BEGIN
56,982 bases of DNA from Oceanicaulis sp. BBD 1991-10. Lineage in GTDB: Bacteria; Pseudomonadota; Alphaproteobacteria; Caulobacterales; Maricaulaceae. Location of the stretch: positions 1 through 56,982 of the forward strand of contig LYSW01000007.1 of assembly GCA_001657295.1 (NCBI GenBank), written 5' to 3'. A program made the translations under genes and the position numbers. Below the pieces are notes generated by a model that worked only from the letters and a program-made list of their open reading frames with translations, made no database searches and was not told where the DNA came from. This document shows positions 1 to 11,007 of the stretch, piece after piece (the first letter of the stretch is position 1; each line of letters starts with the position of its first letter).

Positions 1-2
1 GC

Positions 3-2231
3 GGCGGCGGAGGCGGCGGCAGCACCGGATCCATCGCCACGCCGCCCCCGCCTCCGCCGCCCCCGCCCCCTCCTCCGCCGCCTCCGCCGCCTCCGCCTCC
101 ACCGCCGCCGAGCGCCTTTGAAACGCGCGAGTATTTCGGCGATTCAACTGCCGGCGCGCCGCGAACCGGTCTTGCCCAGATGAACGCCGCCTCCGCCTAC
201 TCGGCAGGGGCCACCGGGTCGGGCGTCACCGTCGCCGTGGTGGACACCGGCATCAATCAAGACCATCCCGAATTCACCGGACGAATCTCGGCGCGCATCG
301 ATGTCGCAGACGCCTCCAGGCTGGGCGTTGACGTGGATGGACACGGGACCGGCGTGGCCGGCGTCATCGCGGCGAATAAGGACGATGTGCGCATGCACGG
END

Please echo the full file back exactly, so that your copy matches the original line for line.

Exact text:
56,982 bases of DNA from Oceanicaulis sp. BBD 1991-10. Lineage in GTDB: Bacteria; Pseudomonadota; Alphaproteobacteria; Caulobacterales; Maricaulaceae. Location of the stretch: positions 1 through 56,982 of the forward strand of contig LYSW01000007.1 of assembly GCA_001657295.1 (NCBI GenBank), written 5' to 3'. A program made the translations under genes and the position numbers. Below the pieces are notes generated by a model that worked only from the letters and a program-made list of their open reading frames with translations, made no database searches and was not told where the DNA came from. This document shows positions 1 to 11,007 of the stretch, piece after piece (the first letter of the stretch is position 1; each line of letters starts with the position of its first letter).

Positions 1-2
1 GC

Positions 3-2231
3 GGCGGCGGAGGCGGCGGCAGCACCGGATCCATCGCCACGCCGCCCCCGCCTCCGCCGCCCCCGCCCCCTCCTCCGCCGCCTCCGCCGCCTCCGCCTCC
101 ACCGCCGCCGAGCGCCTTTGAAACGCGCGAGTATTTCGGCGATTCAACTGCCGGCGCGCCGCGAACCGGTCTTGCCCAGATGAACGCCGCCTCCGCCTAC
201 TCGGCAGGGGCCACCGGGTCGGGCGTCACCGTCGCCGTGGTGGACACCGGCATCAATCAAGACCATCCCGAATTCACCGGACGAATCTCGGCGCGCATCG
301 ATGTCGCAGACGCCTCCAGGCTGGGCGTTGACGTGGATGGACACGGGACCGGCGTGGCCGGCGTCATCGCGGCGAATAAGGACGATGTGCGCATGCACGG